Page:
Corona aktuell: a year of pandemic changed our psyche

A pandemic was declared around the world more than a year ago. Corona has turned our everyday life upside down and restricted our basic rights. What did that do to our soul? We asked a researching psychotherapist.

On March 11, 2020, the WHO officially declared the coronavirus outbreak a pandemic. More than a year full of hardships, measures and nervous breakdowns is now behind us. Life is no longer the way it used to be. Mask requirement, contact restrictions, concert and party bans as well as gastro closings: What was unthinkable in the past is now everyday life. What have the last twelve months been doing to our behavior and our psyche?

Corona: The pandemic promotes tendencies towards resentment and ignorance

We discussed this with Dr. Anne Runde spoke. The psychological psychotherapist and her colleague Dr. med. Gregor Leicht at the University Medical Center Hamburg-Eppendorf (UKE) study on the psychological well-being in the corona pandemic. She draws a conclusion with us – after 12 months of coronavirus in Germany and ten months of data collection.

BRIGITTE: You started the online survey in April 2020. Does the study already provide initial results on how the subjects’ psyche has changed?
Dr. phil. Anne round: It is too early to draw any definitive conclusions. But we can see a tendency. Especially people who are vulnerable (more vulnerable) to mental illness and the development of depression are likely to suffer particularly from the restrictions of the pandemic.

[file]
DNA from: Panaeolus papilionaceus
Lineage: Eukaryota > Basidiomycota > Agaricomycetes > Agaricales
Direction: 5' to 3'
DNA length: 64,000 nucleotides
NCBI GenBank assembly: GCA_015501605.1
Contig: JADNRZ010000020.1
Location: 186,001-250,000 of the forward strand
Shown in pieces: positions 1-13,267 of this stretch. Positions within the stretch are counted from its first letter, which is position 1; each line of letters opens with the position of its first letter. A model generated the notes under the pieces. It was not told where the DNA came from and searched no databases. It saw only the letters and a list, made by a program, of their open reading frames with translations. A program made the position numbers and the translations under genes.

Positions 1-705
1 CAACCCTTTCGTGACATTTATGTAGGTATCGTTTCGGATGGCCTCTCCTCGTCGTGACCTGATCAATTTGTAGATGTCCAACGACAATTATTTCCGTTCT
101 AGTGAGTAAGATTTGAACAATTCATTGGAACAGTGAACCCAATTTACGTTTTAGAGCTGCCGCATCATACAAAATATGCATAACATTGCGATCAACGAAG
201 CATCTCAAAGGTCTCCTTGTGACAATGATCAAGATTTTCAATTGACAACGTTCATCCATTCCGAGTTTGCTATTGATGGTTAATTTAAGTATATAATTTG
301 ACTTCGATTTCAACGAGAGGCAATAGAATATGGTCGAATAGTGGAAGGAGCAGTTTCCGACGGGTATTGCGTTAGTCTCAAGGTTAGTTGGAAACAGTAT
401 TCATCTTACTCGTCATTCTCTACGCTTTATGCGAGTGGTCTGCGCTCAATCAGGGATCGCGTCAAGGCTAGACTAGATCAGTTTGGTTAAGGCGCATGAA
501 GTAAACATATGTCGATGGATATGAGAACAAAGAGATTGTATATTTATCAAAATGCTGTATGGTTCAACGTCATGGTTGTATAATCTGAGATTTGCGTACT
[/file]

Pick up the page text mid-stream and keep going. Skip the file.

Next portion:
In the lockdown times of April, May, June and from November onwards, a slight increase in depression was observed.

It is the same with people’s satisfaction with life.

My colleague Professor Martin Schröder has already published the first results from our study. The data suggest that life satisfaction drops quite significantly in lockdown, only to rise again to a good level when the pandemic does not have our everyday life under control – as it was the case in summer 2020.

How has the pandemic changed our behavior?
We avoid each other on the street, no longer shake hands in greeting and no longer hug each other. Overall, we have much less social and physical contact.

In addition, an increased willingness to help can be observed in some cases. The mutual care has increased and efforts are made not to spread the virus.

But there are also tendencies towards resentment and even ignorance. You compare or check what others are doing and what others are saying.

What effects does the pandemic have on your patients who you care for as inpatients at the UKE?
Many patients who we have admitted in the past few months report that the loss of everyday structure (such as the changed work routine, reduced social contacts and leisure activities) has become a real stress factor and has triggered depressive episodes.

Others were very afraid of an infection – so much so that they further restricted their already restricted lives, never went out of the house or were in constant worry. So far, we have not been able to detect an extraordinary influx of patients. But my perception is that it has become more difficult to find outpatient therapy places. A first sensible point of contact is the family doctor.

“Social contacts and physical contact have significantly decreased”